The most satisfying part of fried chicken is the fact that it’s finger-lickin’ good, and this Asian twist on a classic Southern dish is no exception. Japanese fried chicken has a slightly sweet yet totally savory flavor because of the sake, soy sauce and mirin used in the marinade—three of the essential Japanese ingredients you need in your kitchen. Plus, the chicken is coated with cornstarch before being double-fried for a next-level crunch.
Among all the Japanese chicken recipes we’ve tried, this might be our very favorite.
What Is Karaage?
Japanese fried chicken is also known as chicken karaage—this is the name of the cooking technique in which chicken, meat or fish is coated and then deep-fried in oil. While traditional fried chicken uses flour, karaage uses cornstarch. Karaage often involves a two-step deep-frying method, which helps get the skin crispy and brown quickly without risking overcooking the meat inside (read: it’ll still be tender and juicy when you bite in).
While this might remind you of chicken katsu, there are a couple of differences: Katsu is coated in panko bread crumbs instead of cornstarch and the cut of chicken typically used is boneless, skinless chicken breasts vs. skin-on thighs.
Japanese Fried Chicken Recipe
1-1/2 pounds bone-in chicken thighs
1 tablespoon sake
1 tablespoon soy sauce
2 teaspoons mirin (sweet rice wine)
1 teaspoon grated fresh ginger root
1/3 cup cornstarch
Oil for deep-fat frying
Kewpie mayonnaise, optional
Step 1: Debone and prepare chicken
Remove bones from chicken, leaving the skin on. Cut chicken into 1-1/2-inch pieces. In a shallow dish, combine sake, soy sauce, mirin and ginger. Add chicken and turn to coat. Cover and refrigerate for 30 minutes. Drain chicken, discarding the marinade.
Step 2: Fry the thighs
In a deep fryer or electric skillet, heat 2 in. oil to 325°F. Place cornstarch in a shallow dish. Add chicken, a few pieces at a time, and toss to coat; shake off excess. Fry chicken, a few pieces at a time, just until golden brown, about 1-1/2 minutes. Drain on paper towels.
Step 3: Fry them again
Increase the heat of the oil to 350°. Use a metal fine mesh strainer to remove any fried bits from oil. Fry the chicken thighs again, a few pieces at a time, until dark golden brown, about 1 minute. Drain on paper towels. If desired, serve with mayonnaise.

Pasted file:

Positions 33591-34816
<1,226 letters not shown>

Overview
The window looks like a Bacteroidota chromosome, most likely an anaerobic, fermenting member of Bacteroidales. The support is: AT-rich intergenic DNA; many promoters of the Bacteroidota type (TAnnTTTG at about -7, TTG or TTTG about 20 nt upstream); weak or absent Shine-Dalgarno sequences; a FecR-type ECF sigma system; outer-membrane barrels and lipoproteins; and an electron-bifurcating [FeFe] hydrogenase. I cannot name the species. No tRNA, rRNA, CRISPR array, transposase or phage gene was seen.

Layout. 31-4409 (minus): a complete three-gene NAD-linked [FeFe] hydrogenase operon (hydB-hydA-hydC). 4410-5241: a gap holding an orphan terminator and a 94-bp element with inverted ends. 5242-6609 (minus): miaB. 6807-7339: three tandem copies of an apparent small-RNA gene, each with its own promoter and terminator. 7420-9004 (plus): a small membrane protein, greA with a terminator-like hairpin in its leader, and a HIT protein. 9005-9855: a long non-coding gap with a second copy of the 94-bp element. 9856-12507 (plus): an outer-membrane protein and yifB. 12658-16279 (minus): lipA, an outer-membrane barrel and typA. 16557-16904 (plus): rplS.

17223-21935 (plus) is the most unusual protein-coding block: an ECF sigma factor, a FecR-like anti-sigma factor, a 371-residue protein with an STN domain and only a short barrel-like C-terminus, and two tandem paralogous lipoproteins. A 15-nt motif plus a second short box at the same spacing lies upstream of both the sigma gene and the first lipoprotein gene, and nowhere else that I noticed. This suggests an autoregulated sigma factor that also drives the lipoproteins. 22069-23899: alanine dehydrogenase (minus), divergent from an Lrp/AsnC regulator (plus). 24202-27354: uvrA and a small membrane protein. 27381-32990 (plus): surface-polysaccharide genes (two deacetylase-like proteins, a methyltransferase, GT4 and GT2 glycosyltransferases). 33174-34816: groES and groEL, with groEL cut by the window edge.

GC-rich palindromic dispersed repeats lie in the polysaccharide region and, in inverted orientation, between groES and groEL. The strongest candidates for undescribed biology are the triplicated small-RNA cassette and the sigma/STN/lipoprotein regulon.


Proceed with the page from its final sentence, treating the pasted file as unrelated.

Tips for Making Japanese Fried Chicken
What kind of oil is best for making Japanese fried chicken?
Always use oils with a high smoke point—the temperature at which oil will burn and produce smoke, negatively impacting the flavor—when frying. Your best bets include vegetable, sunflower or peanut oil.
What can you use instead of cornstarch?
Pure cornstarch is naturally gluten-free, so most everyone should be able to cook with this ingredient. However, if you don’t have cornstarch on-hand and are craving Japanese fried chicken, you can substitute it with potato starch, rice flour or even all-purpose flour.
How can you replace mirin in this karaage recipe?
Mirin is a sweetened Japanese rice wine that’s similar to sake but has more sugar and a lower alcohol content. If you can’t find it or have run out, try substituting with sake, a dry sherry, rice vinegar or a dry white wine instead.
How can you make sure the Japanese fried chicken is juicy?
The simple act of frying it twice should do the trick, but it’s also important to keep an eye on the temperate of your fry oil. If the temperature is too high, your chicken thighs will burn on the outside before the meat inside is cooked through. During your first fry, the goal is to cook the chicken most of the way through; the second fry is just to crisp up the skin. Finally, make sure the chicken pieces are cut into equal sizes, so they cook evenly.
How can you keep the chicken warm while you double fry?
While the chicken thighs rest between the two frys, they will continue to cook all the way through. There’s nothing special you need to do to protect them in between steps.
What do you serve with Japanese fried chicken?
Serve karaage with a bowl of rice and fresh-sliced cucumber for a little brightness, then garnish with Kewpie mayo. If you can’t find Kewpie mayo in the grocery store, it’s easy enough to make your own Japanese mayo, which is creamier, richer and slightly more sweet in flavor than regular mayonnaise.
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